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Title: Brethren and mother's children : developing an industrial relations pluralism for African realities : a study of industrial relations and personnel management on the Gambian Docks
Authors: Saidy Khan, Alhajie
Issue Date: 2004
Publisher: © Alhajie Saidy Khan
Abstract: This thesis concerns the implications of the clash between formal Western management theories and practices and 'informal' Mrican values, norms and interests, for the employment relationship. The study was carried out within a broad qualitative ethnographic paradigm that focused on the actors' perspectives and the 'social meanings' they attach to them. In that respect, it is about the sociological nature of Industrial relations (IR) and Personnel management (PM) problems in Sub-Saharan Mrica (SSA). An in-depth empirical study of IR and PM at an Mrican port revealed that these problems manifest themselves in consistent patterns of tensions and contradictions between Western management objectives and practices, and Mrican moral values and material interests. The conclusions challenge the unitarist neoliberal perspective as well as the radical, yet materialist analysis of Marxism and postcolonial critiques. It concludes that in the SSA context, broader social and moral issues of the wider community have a decisive influence on the employment relationship. As a result, established Western employment frames of reference are also not entirely suitable for analysing all the relevant social factors. The thesis contributes to existing academic knowledge about IR and PM in three key ways. Methodologically, it points to the need for qualitative ethnographic research in native languages to capture actors' social meaning and probe the informal organisation in SSA. Theoretically, it indicates the need to understand the SSA organisation as part of its wider and specific societal and historical context. Finally, it shows that it is possible to develop pluralist and stakeholder theory to link work, family, and society in an institutional model of IR and PM for SSA.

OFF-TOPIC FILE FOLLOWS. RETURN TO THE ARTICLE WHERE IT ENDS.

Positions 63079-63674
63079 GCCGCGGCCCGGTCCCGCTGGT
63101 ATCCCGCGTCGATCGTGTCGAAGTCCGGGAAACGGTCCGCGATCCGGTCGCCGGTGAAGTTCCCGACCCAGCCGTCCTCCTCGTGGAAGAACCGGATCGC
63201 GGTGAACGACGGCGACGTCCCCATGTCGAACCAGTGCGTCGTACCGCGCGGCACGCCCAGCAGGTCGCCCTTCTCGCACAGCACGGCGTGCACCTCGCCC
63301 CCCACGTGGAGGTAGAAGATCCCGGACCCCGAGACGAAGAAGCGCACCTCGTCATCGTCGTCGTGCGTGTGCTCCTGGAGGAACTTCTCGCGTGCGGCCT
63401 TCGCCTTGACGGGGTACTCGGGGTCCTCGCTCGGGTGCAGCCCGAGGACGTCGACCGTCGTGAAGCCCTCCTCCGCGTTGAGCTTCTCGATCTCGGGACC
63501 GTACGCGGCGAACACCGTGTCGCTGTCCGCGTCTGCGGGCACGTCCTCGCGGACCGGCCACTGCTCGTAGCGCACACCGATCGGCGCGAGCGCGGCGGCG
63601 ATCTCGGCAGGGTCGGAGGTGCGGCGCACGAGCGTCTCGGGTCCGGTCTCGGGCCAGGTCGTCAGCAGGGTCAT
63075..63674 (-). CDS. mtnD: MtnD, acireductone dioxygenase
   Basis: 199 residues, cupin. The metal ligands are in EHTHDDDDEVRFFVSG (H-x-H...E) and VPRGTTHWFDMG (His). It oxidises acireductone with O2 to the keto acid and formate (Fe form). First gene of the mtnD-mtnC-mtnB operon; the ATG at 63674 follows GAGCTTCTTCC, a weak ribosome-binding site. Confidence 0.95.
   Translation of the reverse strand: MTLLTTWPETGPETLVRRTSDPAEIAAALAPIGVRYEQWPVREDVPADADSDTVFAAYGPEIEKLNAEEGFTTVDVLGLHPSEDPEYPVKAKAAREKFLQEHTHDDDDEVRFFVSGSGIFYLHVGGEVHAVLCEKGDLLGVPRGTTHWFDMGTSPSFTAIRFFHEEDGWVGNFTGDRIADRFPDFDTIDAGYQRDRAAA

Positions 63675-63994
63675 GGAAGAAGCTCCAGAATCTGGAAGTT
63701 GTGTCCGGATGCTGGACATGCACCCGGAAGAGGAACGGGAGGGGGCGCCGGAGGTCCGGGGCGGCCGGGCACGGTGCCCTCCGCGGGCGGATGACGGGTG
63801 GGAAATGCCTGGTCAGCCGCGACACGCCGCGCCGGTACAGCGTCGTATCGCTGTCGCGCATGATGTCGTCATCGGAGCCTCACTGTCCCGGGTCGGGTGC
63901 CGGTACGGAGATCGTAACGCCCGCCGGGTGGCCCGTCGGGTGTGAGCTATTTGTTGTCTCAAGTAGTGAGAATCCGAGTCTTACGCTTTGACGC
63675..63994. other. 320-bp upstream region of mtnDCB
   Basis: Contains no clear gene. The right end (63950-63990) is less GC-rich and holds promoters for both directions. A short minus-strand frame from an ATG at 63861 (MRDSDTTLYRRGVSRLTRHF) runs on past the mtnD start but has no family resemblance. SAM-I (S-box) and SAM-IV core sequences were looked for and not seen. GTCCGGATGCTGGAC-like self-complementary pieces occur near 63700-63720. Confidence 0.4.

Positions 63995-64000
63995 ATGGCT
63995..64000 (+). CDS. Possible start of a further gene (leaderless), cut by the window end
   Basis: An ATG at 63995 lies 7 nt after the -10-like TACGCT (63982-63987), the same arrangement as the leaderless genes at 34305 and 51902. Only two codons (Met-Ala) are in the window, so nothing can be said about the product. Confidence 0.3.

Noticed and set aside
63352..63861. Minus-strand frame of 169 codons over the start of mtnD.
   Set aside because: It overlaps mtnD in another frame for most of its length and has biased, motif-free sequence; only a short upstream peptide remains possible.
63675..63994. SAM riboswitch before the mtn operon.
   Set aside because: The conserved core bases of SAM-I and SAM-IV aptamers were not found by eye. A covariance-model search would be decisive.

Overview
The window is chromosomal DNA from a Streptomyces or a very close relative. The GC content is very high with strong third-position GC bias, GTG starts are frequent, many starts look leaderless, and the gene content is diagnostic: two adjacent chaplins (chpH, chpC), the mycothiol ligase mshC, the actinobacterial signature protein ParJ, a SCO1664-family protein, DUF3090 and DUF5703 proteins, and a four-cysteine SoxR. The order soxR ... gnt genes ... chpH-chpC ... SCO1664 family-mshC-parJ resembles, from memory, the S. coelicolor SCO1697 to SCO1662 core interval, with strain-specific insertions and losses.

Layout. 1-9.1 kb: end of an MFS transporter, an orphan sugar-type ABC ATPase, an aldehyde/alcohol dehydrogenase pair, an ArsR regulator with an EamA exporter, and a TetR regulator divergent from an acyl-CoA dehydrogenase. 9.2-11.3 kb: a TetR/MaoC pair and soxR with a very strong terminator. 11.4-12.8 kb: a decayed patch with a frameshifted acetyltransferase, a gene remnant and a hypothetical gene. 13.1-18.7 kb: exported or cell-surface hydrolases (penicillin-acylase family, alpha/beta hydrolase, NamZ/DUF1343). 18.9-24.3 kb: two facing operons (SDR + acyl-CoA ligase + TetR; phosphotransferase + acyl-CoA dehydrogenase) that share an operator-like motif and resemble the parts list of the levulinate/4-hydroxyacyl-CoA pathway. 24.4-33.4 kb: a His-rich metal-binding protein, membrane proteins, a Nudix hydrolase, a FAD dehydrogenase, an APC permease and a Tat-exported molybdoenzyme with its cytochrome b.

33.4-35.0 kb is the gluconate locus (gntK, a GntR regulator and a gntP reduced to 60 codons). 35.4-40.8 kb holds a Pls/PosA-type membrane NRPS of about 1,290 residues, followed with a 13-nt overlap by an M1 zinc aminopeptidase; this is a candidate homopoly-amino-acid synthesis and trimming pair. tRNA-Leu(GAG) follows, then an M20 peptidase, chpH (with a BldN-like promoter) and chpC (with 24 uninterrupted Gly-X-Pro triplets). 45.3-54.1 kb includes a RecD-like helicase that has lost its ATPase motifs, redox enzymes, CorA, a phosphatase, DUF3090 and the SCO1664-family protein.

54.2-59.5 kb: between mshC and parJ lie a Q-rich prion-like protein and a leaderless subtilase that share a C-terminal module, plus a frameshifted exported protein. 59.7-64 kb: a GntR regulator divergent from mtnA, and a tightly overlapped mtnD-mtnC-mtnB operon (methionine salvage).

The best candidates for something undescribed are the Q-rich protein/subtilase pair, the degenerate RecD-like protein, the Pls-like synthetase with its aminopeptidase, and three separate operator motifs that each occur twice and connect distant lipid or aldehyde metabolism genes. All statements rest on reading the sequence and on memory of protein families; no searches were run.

Description: A Doctoral Thesis. Submitted in partial fulfilment of the requirements for the award of Doctor of Philosophy of Loughborough University.
URI: https://dspace.lboro.ac.uk/2134/13831
Appears in Collections:PhD Theses (Business School)

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